While there are certainly some big moments in the final three books and some cliffhangers after book three and four, these books were drawn out far too long. Everything could have been done in two books or maybe even one. The story just drags out and starts to involve new minor characters or bring back old minor characters for no great purpose. Abban, Hasik, Ragen, Ellisa, Briar, all the other Krasian kids - we are given more stories and human to human conflict and it feels like it was all for nothing. The only thing that really mattered was Arlen and Jardir and the ultimate fight against the Queen Demon. But the author just spins its wheels with them and they are absent for unexplainably long sequences. Yes their final fight is good but it really felt like nothing else mattered. I found myself feeling annoyed at how long it was taking to get to the meat of the story. The pace and flow of this series just wasn’t as good as it should be.

UNANSWERED QUESTIONS
I had all sorts of questions. What had happened in the past? How were the humans able to use demon bones to predict the future and create their own magic? The book talked about Euchor’s secret library as though there was so much hidden greatness that maybe there were clues to the demons in there. Why did music affect the demons and hurt them so much? What role did Olive Paper have and why two sets of genitals? Ultimately almost none of these questions were answered. The book always had a conflict between Arlen and Jardir over religion and a creator and the final chapter of Arlen answered a little of that for this world and some of the wards. But it was a weak and unfulfilling answer that didn’t explain nearly enough for me. Renna eating the mind brain was pretty useless too.

I gave the first book a 4.5/5. Second book 4 out of 5 and the rest 3.5 out of 5 and maybe 3 out of 5 for the final book because I was disappointed with the lack of answers. I never expect to have everything answered but this felt hollow. Abban was so important? Really? Had to live with the sadistic Hasik crap just so he can hold off a mind demon in a useless struggle which meant nothing when Arlen just destroyed everything before getting swallowed by the Core. I simply feel a more experienced author would have been able to weave in other characters to the story better AND make their story matter! And hopefully answer a few more questions along the way. Instead this was really just a series of Arlen and Jardir and everything else was fluff. Disappointed.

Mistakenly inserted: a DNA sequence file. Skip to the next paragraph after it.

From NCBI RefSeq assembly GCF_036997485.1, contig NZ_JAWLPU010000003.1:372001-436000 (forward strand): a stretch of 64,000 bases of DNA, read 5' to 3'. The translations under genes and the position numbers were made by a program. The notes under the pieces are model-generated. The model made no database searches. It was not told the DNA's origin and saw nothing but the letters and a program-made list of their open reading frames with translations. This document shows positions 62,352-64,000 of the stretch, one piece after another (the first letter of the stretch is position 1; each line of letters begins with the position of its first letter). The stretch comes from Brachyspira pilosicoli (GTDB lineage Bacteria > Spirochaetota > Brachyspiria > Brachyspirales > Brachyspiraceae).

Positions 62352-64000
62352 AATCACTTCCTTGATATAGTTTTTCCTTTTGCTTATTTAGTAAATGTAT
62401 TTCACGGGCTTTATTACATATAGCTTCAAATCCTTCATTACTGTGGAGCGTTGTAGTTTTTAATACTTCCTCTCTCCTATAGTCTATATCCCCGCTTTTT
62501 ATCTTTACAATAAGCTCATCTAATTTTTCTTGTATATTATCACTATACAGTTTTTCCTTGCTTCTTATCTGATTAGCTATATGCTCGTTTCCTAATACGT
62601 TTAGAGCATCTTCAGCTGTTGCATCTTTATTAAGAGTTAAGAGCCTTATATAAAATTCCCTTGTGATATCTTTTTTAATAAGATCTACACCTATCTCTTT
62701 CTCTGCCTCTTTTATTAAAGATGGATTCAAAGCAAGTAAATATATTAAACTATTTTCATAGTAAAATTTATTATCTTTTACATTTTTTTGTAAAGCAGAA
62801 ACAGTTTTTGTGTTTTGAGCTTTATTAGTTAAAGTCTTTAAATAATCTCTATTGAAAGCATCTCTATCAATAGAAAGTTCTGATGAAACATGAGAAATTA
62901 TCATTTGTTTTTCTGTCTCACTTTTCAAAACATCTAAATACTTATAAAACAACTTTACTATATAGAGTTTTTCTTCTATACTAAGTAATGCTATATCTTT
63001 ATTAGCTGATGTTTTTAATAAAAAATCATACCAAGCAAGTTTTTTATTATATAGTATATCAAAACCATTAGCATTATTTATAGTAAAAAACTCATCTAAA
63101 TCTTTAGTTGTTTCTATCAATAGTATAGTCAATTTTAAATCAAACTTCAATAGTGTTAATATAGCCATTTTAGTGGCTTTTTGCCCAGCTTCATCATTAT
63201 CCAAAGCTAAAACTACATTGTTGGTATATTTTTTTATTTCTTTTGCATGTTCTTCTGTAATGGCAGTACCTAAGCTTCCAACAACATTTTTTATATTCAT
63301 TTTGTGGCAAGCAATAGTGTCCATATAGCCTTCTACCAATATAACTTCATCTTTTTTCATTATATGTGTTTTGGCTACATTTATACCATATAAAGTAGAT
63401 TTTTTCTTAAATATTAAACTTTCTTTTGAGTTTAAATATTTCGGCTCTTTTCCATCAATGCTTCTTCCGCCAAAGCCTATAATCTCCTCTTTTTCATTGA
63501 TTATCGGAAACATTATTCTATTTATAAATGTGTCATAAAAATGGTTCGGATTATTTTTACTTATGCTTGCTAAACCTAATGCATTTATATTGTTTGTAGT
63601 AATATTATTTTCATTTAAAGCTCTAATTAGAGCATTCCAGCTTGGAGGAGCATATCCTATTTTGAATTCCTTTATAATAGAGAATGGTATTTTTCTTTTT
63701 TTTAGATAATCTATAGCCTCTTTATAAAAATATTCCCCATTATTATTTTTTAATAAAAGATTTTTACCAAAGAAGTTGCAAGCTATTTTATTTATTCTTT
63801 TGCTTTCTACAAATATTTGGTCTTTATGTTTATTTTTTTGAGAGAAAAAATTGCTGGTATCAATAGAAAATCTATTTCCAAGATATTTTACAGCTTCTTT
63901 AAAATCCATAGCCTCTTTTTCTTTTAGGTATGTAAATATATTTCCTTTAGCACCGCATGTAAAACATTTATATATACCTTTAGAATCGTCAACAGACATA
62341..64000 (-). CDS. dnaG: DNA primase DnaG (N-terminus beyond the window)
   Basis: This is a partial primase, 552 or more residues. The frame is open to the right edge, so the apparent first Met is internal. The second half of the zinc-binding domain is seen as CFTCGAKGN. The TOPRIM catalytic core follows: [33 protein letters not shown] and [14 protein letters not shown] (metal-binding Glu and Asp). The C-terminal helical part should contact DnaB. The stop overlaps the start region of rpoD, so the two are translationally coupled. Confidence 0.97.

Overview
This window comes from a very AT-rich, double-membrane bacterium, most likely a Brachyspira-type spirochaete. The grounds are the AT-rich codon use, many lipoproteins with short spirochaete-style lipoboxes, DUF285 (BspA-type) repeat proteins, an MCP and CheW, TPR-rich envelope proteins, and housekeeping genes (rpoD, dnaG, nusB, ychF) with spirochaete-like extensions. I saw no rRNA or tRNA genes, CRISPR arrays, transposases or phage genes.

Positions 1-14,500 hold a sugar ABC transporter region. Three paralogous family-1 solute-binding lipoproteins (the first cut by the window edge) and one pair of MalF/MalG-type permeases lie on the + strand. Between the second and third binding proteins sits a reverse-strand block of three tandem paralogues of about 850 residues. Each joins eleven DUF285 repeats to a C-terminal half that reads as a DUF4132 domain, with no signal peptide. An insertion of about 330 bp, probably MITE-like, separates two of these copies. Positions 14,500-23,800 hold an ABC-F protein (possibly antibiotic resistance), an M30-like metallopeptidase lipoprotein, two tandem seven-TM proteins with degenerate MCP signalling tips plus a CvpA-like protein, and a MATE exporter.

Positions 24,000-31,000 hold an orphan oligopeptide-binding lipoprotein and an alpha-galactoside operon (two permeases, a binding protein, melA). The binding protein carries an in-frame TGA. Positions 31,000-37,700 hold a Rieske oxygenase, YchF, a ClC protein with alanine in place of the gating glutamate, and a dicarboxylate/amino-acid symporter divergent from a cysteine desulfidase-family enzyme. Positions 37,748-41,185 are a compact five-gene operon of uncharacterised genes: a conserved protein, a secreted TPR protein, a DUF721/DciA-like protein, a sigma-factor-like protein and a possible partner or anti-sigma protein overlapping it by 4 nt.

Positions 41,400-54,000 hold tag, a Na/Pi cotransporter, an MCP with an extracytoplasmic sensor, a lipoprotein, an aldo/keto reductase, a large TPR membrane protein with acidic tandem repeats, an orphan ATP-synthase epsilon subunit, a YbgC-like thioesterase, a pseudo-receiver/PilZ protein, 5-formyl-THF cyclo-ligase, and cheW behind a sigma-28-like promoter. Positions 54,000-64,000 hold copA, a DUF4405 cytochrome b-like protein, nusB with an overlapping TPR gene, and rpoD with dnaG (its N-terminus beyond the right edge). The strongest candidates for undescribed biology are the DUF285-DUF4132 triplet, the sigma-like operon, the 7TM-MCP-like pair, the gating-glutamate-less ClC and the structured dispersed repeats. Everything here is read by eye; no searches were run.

ReguIa

Journeyed there and back again
#28
@rudyjuly2 Sad to hear you're disappointed. I might just end up reading a summary instead of continuing with book 3. I have Memory, Sorrow and Thorn, Hyperion Cantos, Red Rising, Gentleman Bastard and Realm of the Elderlings on my tbr right now. That'll keep me going for a long time.

It sucks though. I was really interested in the whole lore/mythology in DC and Arlen was a character I liked alot.

Knife of Dreams is a massive improvement in Wheel of Time btw, holy shit.
 

Zave

Got in a fistfight with Dresden
#30
I've heard a lot of people give this series a high rating, here and elsewhere, but for some reason I just didn't like it. I read it a few years ago, so don't remember much, but I recall finding it pretty corny and the characters one-dimensional. Maybe it's just me...
yup, also the final book was basically a Durzo ex machina from what i remember, really forgettable books and also author, i had started the black prism series because it was reccomended to me on this forum but even though the guy told me that the author had improved a lot since night angel i still didn't think it was the case after reading the first and second books.
 

afa

Journeyed there and back again
#31
I felt Knife of Dreams was a very good book and it got the series back on track after books 7-10 disappointed me.
Ditto. A lot of people give Sanderson credit for "saving" the series with the last 3 books, but the fact is Jordan had already gotten back on track with Knife of Dreams.
 

Derk of Derkholm

Journeyed there and back again
#33
A lot of people give Sanderson credit for "saving" the series with the last 3 books,
Oh, no! Never that. Yes, we have to give him credit for finishing the series, but “saving it”? What hubris.
 

Derk of Derkholm

Journeyed there and back again
#34
Just heard of Jodi Taylor’s “St. Mary’s Chronicles” and downloaded the Kindle sample.

I think the idea is nice, but the prose did not manage to convince me.
Perhaps I’m too old, perhaps the style is too corny, perhaps the character (from the little I read, maybe 20% of the first book) is too mary-sue-ish, but the vibe I got was “Connie Willis’ Doomesday book, but you bought it off Wish”.

So nah, and I might re-read the Doomesday Book instead.